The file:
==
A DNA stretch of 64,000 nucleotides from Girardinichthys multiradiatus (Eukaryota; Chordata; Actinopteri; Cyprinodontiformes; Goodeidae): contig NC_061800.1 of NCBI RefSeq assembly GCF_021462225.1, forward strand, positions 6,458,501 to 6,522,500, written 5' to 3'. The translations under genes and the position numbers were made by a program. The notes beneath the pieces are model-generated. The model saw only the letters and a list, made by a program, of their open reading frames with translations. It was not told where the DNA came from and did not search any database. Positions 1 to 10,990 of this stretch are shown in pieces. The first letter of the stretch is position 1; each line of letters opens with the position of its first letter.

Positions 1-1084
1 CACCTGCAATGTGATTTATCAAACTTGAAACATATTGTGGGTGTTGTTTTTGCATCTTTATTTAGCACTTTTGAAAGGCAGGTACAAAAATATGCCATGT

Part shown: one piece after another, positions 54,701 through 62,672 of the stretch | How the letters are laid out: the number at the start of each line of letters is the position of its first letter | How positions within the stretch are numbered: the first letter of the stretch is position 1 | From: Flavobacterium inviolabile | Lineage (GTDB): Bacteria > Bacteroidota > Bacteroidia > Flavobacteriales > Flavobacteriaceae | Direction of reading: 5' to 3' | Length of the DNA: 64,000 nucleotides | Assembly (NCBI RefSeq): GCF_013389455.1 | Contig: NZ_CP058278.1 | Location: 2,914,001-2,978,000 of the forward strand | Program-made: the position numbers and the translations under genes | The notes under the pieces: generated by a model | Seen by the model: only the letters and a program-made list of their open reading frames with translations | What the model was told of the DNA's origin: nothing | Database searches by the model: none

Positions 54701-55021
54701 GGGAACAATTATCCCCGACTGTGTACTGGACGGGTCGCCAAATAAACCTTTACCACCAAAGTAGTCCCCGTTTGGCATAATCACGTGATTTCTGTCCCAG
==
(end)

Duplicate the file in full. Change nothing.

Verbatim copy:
A DNA stretch of 64,000 nucleotides from Girardinichthys multiradiatus (Eukaryota; Chordata; Actinopteri; Cyprinodontiformes; Goodeidae): contig NC_061800.1 of NCBI RefSeq assembly GCF_021462225.1, forward strand, positions 6,458,501 to 6,522,500, written 5' to 3'. The translations under genes and the position numbers were made by a program. The notes beneath the pieces are model-generated. The model saw only the letters and a list, made by a program, of their open reading frames with translations. It was not told where the DNA came from and did not search any database. Positions 1 to 10,990 of this stretch are shown in pieces. The first letter of the stretch is position 1; each line of letters opens with the position of its first letter.

Positions 1-1084
1 CACCTGCAATGTGATTTATCAAACTTGAAACATATTGTGGGTGTTGTTTTTGCATCTTTATTTAGCACTTTTGAAAGGCAGGTACAAAAATATGCCATGT

Part shown: one piece after another, positions 54,701 through 62,672 of the stretch | How the letters are laid out: the number at the start of each line of letters is the position of its first letter | How positions within the stretch are numbered: the first letter of the stretch is position 1 | From: Flavobacterium inviolabile | Lineage (GTDB): Bacteria > Bacteroidota > Bacteroidia > Flavobacteriales > Flavobacteriaceae | Direction of reading: 5' to 3' | Length of the DNA: 64,000 nucleotides | Assembly (NCBI RefSeq): GCF_013389455.1 | Contig: NZ_CP058278.1 | Location: 2,914,001-2,978,000 of the forward strand | Program-made: the position numbers and the translations under genes | The notes under the pieces: generated by a model | Seen by the model: only the letters and a program-made list of their open reading frames with translations | What the model was told of the DNA's origin: nothing | Database searches by the model: none

Positions 54701-55021
54701 GGGAACAATTATCCCCGACTGTGTACTGGACGGGTCGCCAAATAAACCTTTACCACCAAAGTAGTCCCCGTTTGGCATAATCACGTGATTTCTGTCCCAG